As far as work goes, I’ve been pretty happy with my lot these last few years.
This is the eighth summer I’ve worked as a ranger in a national park in the north of Iceland, doing all kinds of maintenance work along with nature interpretation and education.
I’m privileged enough to get paid for spending part of my day every day in silent solitude, surrounded by magnificent nature.
However, like most people, there are things about my job that I’m not too thrilled about. Telling people off for breaking the strict rules of the park is one of those things.
Cleaning filthy, and I mean filthy (at least sometimes) dry toilets is another.
Most tourists are just regular people looking to experience something new, but every now and then you meet some real dick-heads. Dealing with those peeps is definitely on my list of things I dislike at work.
In years gone by, I would rush these chores off as quickly as I could, usually not paying much attention to the quality of my actions, and the consequences.
I would make sure the bathrooms at least looked clean, but I would cut corners wherever I could. I would make sure people ended up following the rules, without making sure that we parted on terms of mutual respect.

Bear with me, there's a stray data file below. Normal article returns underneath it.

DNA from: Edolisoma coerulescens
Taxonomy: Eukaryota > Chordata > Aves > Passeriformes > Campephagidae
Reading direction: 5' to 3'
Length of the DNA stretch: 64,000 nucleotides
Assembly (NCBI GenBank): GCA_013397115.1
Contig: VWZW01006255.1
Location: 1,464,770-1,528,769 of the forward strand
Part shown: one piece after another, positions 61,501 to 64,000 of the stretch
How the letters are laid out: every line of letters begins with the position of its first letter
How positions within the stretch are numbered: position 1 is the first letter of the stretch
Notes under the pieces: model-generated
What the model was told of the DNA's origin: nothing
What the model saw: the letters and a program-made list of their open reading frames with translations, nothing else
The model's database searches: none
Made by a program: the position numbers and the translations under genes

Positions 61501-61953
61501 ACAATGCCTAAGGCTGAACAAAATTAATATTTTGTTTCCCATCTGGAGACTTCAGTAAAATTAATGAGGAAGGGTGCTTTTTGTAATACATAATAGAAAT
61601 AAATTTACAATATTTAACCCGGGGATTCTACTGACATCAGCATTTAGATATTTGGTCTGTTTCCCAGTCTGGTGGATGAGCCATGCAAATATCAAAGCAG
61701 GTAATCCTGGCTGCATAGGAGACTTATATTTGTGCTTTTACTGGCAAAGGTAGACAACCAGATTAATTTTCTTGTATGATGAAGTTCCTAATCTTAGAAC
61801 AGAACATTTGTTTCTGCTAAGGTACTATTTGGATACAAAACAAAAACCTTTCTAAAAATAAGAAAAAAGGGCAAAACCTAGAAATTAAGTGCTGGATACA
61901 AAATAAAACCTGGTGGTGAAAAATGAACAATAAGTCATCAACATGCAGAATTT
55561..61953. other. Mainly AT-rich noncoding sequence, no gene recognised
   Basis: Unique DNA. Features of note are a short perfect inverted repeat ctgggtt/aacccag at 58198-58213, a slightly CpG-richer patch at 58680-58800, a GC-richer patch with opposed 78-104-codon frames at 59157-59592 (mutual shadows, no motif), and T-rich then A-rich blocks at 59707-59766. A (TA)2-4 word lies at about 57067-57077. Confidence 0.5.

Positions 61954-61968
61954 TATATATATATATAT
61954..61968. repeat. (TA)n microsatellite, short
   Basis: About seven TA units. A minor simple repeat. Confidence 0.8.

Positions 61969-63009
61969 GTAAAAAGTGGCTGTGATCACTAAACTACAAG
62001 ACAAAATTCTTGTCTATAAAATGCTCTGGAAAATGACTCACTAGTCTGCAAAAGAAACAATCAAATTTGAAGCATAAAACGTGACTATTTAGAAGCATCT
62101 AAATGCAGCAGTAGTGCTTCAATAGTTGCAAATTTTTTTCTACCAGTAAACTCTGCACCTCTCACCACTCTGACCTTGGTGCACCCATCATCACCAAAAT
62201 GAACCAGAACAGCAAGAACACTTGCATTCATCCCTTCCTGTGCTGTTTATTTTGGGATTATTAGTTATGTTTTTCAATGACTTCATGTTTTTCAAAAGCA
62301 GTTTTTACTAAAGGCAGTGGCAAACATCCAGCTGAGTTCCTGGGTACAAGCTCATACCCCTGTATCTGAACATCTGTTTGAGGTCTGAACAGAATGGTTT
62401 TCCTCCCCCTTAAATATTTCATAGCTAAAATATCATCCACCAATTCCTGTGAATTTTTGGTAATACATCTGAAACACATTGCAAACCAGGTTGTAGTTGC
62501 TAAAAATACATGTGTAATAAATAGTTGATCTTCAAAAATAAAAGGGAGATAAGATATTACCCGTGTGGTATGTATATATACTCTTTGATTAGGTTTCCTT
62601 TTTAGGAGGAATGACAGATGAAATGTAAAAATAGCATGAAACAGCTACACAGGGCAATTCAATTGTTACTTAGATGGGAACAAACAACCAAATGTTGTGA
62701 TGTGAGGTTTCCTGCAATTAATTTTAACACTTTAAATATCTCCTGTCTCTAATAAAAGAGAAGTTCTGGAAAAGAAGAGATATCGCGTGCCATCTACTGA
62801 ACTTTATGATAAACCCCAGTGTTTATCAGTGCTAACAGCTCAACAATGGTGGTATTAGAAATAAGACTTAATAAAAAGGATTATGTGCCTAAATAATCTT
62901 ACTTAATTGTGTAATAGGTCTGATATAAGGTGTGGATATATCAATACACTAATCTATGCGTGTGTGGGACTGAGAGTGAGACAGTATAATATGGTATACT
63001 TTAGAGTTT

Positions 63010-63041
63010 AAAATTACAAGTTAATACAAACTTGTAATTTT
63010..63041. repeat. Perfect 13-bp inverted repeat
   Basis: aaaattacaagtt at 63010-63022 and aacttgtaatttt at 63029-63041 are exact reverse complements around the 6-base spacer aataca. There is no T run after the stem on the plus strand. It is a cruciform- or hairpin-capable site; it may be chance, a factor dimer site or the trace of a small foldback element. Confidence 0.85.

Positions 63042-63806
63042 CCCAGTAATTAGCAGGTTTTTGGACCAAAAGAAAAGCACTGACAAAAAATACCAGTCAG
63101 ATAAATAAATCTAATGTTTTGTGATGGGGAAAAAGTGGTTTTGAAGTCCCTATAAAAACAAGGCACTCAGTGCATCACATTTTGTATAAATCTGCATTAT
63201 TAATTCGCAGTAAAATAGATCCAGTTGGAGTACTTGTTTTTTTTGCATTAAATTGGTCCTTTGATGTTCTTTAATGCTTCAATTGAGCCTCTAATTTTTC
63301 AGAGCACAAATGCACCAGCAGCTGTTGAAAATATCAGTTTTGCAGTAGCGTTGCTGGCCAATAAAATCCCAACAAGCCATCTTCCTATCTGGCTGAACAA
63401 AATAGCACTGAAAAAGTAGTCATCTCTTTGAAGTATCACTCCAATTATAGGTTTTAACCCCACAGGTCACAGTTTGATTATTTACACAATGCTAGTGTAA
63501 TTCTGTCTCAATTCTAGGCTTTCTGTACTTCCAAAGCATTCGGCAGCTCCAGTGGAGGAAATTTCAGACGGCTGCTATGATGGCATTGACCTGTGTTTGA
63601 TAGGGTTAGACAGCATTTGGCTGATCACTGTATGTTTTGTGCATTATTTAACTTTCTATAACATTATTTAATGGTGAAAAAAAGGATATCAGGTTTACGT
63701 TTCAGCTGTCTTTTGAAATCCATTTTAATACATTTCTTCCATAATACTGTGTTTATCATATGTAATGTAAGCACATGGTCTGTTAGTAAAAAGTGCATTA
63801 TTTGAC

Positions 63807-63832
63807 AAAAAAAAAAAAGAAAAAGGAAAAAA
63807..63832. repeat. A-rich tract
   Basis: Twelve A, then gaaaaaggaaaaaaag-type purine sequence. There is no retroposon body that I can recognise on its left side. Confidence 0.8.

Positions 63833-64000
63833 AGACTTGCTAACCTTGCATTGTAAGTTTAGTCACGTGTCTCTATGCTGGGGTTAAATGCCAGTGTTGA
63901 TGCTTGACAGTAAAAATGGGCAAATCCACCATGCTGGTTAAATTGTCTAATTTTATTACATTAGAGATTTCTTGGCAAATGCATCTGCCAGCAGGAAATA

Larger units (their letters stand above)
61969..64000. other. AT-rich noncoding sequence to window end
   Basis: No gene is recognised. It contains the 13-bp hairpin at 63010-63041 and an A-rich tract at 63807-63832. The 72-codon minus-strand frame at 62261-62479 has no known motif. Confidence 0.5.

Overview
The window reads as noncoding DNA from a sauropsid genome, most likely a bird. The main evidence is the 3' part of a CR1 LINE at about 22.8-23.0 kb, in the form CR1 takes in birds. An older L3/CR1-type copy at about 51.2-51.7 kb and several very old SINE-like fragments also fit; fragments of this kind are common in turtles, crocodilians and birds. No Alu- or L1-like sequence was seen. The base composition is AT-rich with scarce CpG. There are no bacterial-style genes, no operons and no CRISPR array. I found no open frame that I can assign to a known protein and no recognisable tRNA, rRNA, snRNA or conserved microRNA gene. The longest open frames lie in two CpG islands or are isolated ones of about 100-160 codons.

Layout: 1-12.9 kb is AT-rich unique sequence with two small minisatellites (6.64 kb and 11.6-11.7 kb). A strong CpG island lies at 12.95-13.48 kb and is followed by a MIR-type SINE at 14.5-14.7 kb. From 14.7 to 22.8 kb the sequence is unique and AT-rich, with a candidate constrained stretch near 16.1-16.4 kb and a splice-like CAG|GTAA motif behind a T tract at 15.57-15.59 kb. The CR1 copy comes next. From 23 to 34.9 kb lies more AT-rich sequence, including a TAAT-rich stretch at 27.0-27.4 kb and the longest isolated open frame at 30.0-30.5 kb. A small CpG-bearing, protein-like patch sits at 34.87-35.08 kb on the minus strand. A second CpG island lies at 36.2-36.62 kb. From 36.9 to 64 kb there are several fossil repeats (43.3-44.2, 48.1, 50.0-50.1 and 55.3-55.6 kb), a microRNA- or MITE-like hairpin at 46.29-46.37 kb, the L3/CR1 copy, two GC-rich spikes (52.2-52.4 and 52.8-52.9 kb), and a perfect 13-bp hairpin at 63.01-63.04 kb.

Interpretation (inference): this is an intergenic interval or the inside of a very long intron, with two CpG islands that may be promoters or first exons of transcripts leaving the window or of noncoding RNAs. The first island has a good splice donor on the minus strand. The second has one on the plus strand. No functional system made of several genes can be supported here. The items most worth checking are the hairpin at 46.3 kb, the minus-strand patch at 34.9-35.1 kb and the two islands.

I’ve learned that the way I do anything is the way I do anything. If I do a shitty job cleaning toilets (poop-pun intended), I can be sure I will be more likely to lazily brush off something that is actually important to me.
If I deal with people brusquely when all that’s needed is a gentle reminder and a kind smile, I can be sure that the relationships I truly cherish will suffer for it.
Integrity is the name of the game.
If I’m going to do something, it deserves my full attention and devotion. No matter how unimportant it is to me, relatively speaking.
It’s a form of meta-practice. Practicing excellence in everything we do seems to be a pretty good way to go.